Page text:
At the end of a long day at Telecoms World South Asia in Dhaka, I presented some of the preliminary results of the Broadband QoSE work being done with IIT Madras. I talked about the finding that the bottleneck in Chennai and Colombo appeared to be the international segment and that the first results from the testing done in Dhaka suggested the same applied to Bangladesh, with the ISPs using satellite (versus undersea cable) were suffering very high latencies.
The CEO of a Pakistan ISP, Mr Wahaj us Siraj, said that the situation in Pakistan was very different, with plenty of capacity available on the undersea cables and low contention ratios (1:4) being used. Prices of international capacity had come down radically in recent times, he said, and now amount to only around 25 per cent of costs. I responded that we need to start testing in Pakistan soon, because this further illustrates the value of the AshokaTissa methodology, which allows the diagnosis of where problems exist which may vary from location to location. He was followed by Mr Undugodage, who was the driving force behind the introduction of ADSL to Sri Lanka, who said that they tried to give customers service equivalent to BT, using contention ratios of 1:15. This contrasted with the speaker from BSNL who blurted out that the standard contention ratio in his company was 1:20.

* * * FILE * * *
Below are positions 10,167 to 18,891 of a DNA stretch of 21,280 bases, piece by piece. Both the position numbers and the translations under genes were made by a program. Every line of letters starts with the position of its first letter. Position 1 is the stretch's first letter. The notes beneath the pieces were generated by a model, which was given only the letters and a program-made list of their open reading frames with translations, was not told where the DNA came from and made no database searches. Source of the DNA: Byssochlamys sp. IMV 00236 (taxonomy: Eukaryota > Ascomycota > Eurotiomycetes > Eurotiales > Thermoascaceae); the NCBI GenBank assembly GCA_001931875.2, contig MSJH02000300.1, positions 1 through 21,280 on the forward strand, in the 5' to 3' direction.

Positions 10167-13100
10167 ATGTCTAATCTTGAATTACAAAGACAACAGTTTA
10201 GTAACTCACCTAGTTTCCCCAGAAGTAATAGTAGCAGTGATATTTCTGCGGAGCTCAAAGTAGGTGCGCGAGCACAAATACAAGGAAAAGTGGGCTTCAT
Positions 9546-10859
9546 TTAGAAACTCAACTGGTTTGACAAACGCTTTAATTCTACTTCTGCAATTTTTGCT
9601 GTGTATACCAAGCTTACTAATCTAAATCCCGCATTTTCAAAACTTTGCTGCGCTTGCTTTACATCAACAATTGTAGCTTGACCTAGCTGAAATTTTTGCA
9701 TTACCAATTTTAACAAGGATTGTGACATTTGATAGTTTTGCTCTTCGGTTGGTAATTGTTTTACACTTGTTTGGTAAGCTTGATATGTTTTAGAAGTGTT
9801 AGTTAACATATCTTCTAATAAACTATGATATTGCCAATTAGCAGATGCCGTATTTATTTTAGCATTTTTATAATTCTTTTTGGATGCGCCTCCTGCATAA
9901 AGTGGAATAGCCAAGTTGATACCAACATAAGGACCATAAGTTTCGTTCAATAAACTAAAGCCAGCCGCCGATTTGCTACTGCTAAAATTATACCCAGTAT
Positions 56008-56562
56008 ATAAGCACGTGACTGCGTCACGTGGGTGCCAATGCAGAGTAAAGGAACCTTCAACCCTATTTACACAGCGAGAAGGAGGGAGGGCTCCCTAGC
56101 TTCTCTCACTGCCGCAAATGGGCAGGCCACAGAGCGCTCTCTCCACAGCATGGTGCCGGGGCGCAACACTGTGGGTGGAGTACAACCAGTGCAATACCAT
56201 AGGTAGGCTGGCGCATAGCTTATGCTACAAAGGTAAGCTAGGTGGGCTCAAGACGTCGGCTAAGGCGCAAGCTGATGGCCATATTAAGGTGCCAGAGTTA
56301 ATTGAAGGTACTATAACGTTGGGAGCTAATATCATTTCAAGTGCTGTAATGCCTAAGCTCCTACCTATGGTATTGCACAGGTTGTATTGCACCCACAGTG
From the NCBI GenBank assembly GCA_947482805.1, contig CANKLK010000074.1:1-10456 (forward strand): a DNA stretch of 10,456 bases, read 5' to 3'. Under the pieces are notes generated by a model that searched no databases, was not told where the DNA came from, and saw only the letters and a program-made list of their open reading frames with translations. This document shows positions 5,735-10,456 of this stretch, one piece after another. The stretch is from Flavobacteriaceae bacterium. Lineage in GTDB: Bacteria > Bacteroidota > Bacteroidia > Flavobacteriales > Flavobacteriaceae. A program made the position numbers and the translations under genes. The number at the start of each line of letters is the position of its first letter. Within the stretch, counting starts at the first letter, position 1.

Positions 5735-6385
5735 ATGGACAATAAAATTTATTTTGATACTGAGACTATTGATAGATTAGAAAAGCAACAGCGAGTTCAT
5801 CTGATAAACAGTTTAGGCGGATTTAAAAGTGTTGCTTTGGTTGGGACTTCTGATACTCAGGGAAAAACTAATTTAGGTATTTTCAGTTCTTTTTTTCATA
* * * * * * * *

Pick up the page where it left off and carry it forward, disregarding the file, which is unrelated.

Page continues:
How is it that there can be so much variation in key parameter affecting the customer experience in three countries?
The slides that I used are here.